There was another large demonstration in Ferguson last night. This one appears to have been more proportionately and wisely managed by Ferguson police, who still had a bad day that didn’t do much to erase the impression that its leadership is not equipped to deal with the challenges posed by race politics in 21st Century America. The inexplicably delayed information on the circumstances surrounding the shooting death of teenager Michael Brown, including the name of the officer involved (who can now count on receiving death threats and having celebrities try to help vigilantes by tweeting his address), “infuriated” Brown’s family and the African American community in Ferguson, on the theory that video showing Brown robbing a convenience store and assaulting its owner was an attempt to smear the victim of a racist killing, and to “justify” an execution.
It’s an unethical theory, and the news media and fair observers should reject it. Indeed, they have a duty to reject it.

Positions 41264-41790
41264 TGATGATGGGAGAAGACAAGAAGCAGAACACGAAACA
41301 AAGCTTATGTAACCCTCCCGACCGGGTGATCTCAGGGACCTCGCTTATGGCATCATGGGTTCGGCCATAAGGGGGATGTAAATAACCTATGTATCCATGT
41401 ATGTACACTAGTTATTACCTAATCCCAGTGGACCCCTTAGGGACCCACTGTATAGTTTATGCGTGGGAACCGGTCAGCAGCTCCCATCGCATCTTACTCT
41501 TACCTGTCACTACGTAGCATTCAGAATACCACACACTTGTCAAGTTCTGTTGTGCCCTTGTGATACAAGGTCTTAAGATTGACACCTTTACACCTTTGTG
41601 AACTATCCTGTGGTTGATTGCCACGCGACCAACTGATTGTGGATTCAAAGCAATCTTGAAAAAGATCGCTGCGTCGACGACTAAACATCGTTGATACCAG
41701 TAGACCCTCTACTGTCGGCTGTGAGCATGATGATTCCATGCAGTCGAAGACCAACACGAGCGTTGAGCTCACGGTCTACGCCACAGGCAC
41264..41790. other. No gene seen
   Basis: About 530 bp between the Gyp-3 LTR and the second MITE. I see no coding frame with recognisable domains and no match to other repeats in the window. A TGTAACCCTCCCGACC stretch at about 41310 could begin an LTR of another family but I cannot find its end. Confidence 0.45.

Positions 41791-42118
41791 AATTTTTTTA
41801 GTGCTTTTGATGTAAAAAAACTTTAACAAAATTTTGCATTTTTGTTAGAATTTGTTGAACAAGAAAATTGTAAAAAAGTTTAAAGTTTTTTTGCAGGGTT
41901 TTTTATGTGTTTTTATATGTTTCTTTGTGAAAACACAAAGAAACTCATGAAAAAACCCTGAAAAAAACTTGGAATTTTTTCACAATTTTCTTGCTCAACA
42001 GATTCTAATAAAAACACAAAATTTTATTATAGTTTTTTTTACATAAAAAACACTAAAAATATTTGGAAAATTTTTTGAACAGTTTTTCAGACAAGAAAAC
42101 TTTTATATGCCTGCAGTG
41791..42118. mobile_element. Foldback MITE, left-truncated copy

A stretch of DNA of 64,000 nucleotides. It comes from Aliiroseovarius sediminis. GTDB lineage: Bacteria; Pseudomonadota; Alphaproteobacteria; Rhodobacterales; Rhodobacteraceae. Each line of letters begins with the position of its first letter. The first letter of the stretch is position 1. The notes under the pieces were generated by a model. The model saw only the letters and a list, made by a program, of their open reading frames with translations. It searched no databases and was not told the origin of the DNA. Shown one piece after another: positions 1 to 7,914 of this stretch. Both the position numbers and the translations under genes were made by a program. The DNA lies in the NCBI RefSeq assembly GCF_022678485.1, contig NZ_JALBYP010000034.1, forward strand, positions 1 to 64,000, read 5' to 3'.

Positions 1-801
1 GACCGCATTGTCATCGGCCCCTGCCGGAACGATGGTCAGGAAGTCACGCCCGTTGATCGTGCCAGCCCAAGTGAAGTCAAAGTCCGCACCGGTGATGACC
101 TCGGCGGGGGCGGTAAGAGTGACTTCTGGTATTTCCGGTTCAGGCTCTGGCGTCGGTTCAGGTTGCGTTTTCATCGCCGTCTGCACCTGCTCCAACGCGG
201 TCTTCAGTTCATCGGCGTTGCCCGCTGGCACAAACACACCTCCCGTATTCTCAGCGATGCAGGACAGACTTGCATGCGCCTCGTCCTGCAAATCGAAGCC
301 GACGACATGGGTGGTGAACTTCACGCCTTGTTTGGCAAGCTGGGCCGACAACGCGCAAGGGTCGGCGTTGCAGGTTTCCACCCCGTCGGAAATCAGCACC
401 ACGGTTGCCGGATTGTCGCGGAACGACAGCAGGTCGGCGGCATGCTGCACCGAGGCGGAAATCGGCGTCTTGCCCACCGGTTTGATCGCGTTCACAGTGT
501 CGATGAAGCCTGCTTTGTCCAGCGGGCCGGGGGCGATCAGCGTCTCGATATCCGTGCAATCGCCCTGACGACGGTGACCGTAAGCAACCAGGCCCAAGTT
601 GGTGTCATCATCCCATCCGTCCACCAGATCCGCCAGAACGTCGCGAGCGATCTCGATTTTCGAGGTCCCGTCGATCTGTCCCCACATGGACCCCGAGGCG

A young man is dead, and that is a tragedy. Another young man, the one who shot him, is also involved, and his life, while not over, is going to be permanently scarred in the best case scenario. If “justice,” the word that the demonstrators in Ferguson and elsewhere are using as a mantra, is being used to mean what it is supposed to mean (and, it is not), then the young police officer deserves justice too. That means, at very least, waiting until all the facts are known that can be known, and making a dispassionate, objective, non-politically motivated analysis of what occurred, who was at fault, what crimes, if any, were committed, and how to prevent such incidents in the future.
Is that too much to ask? To insist upon?
So it seems. Continue reading